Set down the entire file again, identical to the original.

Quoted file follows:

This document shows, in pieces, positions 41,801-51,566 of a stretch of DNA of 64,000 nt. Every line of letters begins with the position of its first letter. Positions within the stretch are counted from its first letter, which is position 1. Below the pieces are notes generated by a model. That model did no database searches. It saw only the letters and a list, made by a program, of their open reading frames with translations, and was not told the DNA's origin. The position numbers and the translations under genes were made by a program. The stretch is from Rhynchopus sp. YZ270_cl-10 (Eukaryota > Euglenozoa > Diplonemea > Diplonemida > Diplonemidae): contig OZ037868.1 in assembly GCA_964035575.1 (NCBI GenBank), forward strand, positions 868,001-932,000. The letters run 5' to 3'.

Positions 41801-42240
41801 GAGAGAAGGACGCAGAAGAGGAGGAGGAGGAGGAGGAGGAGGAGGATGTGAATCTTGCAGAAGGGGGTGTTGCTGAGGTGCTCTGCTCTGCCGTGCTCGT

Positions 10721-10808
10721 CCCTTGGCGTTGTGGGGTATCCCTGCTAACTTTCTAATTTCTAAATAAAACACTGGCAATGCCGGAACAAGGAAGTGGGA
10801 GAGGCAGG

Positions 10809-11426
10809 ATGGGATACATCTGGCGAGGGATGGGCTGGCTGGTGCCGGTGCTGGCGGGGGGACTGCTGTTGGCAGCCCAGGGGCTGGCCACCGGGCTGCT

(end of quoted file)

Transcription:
This document shows, in pieces, positions 41,801-51,566 of a stretch of DNA of 64,000 nt. Every line of letters begins with the position of its first letter. Positions within the stretch are counted from its first letter, which is position 1. Below the pieces are notes generated by a model. That model did no database searches. It saw only the letters and a list, made by a program, of their open reading frames with translations, and was not told the DNA's origin. The position numbers and the translations under genes were made by a program. The stretch is from Rhynchopus sp. YZ270_cl-10 (Eukaryota > Euglenozoa > Diplonemea > Diplonemida > Diplonemidae): contig OZ037868.1 in assembly GCA_964035575.1 (NCBI GenBank), forward strand, positions 868,001-932,000. The letters run 5' to 3'.

Positions 41801-42240
41801 GAGAGAAGGACGCAGAAGAGGAGGAGGAGGAGGAGGAGGAGGAGGATGTGAATCTTGCAGAAGGGGGTGTTGCTGAGGTGCTCTGCTCTGCCGTGCTCGT

Positions 10721-10808
10721 CCCTTGGCGTTGTGGGGTATCCCTGCTAACTTTCTAATTTCTAAATAAAACACTGGCAATGCCGGAACAAGGAAGTGGGA
10801 GAGGCAGG

Positions 10809-11426
10809 ATGGGATACATCTGGCGAGGGATGGGCTGGCTGGTGCCGGTGCTGGCGGGGGGACTGCTGTTGGCAGCCCAGGGGCTGGCCACCGGGCTGCT